The effects of UV irradiation and molecular weight on the splitting-induced surface gratings on the surface of PS films sandwiched between two silicon plates have been studied, using the tension-splitting and peeling-splitting methods. Both the spatial wavelength and amplitude of the surface gratings increase linearly with the increase of the film thickness, independent of the UV irradiation dose and molecular weight. The average differential ratio (slope) of the spatial wavelength to the film thickness decreases with the increase of the UV irradiation dose for both the splitting methods. Both the UV irradiation and molecular weight have no effect on the trend that the apparent surface stress on the surface of the PS films increases with the increase of the film thickness. Sandwiched structures with a PMMA-based photoresist film and a PS film of about the same thickness sandwiched between two silicon plates have been prepared. Surface gratings have been made from the bilayer-sandwiched structures using the peeling-splitting method. For the surface gratings solely made from PS or a photoresist of the bilayer-sandwiched structures, both the spatial wavelength and amplitude of the surface gratings increase linearly with the increase of the film thickness.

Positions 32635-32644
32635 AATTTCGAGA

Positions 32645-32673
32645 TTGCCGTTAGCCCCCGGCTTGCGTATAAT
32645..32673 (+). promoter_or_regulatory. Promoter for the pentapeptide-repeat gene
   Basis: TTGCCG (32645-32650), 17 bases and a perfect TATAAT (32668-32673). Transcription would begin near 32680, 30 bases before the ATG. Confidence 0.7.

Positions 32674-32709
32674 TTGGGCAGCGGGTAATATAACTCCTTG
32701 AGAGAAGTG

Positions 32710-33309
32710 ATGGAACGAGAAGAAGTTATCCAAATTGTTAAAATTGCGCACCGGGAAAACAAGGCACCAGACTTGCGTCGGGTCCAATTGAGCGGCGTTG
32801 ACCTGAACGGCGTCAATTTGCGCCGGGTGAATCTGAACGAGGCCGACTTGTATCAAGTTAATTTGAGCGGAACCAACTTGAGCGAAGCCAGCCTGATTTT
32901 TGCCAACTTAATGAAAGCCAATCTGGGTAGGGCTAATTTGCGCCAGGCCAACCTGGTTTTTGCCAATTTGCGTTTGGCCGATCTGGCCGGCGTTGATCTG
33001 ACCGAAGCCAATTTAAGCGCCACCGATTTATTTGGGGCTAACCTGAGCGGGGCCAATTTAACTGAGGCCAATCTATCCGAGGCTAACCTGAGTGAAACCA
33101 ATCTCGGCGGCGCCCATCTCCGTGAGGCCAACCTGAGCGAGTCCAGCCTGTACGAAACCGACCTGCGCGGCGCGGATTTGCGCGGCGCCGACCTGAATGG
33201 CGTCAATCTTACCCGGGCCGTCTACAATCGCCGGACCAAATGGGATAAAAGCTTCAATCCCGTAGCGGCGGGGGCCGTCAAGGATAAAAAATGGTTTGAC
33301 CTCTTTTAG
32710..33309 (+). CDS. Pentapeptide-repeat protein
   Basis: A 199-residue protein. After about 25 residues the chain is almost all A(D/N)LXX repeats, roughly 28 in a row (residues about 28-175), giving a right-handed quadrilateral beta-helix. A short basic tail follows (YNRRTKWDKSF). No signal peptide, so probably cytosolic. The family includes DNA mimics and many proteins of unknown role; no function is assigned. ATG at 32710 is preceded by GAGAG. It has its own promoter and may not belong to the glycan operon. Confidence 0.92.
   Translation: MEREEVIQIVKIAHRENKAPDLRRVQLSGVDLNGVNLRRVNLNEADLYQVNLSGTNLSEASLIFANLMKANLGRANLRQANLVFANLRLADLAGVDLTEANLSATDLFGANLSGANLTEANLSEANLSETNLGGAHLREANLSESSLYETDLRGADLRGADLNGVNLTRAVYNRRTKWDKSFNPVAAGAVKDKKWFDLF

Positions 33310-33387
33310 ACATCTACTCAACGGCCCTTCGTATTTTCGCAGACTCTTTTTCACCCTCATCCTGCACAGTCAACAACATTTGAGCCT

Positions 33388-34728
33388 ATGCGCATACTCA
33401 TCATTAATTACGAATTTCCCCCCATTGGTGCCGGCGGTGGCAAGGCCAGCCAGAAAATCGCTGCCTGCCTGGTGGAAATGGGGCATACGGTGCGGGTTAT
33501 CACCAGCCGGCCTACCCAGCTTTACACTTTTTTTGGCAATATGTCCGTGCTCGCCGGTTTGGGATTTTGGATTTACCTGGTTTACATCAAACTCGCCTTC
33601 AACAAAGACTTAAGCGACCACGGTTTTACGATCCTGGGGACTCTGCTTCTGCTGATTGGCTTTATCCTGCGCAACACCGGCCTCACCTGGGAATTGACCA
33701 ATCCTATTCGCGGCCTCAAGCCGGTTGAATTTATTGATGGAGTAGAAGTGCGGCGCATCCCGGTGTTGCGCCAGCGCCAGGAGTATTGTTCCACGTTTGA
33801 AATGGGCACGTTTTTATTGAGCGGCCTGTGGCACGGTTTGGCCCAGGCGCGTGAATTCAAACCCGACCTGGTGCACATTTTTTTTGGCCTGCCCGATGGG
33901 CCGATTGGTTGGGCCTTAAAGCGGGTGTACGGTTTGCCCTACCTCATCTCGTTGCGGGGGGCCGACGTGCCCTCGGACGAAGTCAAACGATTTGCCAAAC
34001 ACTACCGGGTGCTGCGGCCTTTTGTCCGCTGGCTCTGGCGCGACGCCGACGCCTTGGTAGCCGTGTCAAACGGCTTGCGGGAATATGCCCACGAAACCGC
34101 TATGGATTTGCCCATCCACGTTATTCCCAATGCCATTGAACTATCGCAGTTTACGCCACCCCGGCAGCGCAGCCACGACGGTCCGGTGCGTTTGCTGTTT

|Number of pages||10|
|State||Published - 2016|
Bibliographical notePublisher Copyright:
© 2016 The Royal Society of Chemistry.
ASJC Scopus subject areas
- Chemistry (all)
- Chemical Engineering (all)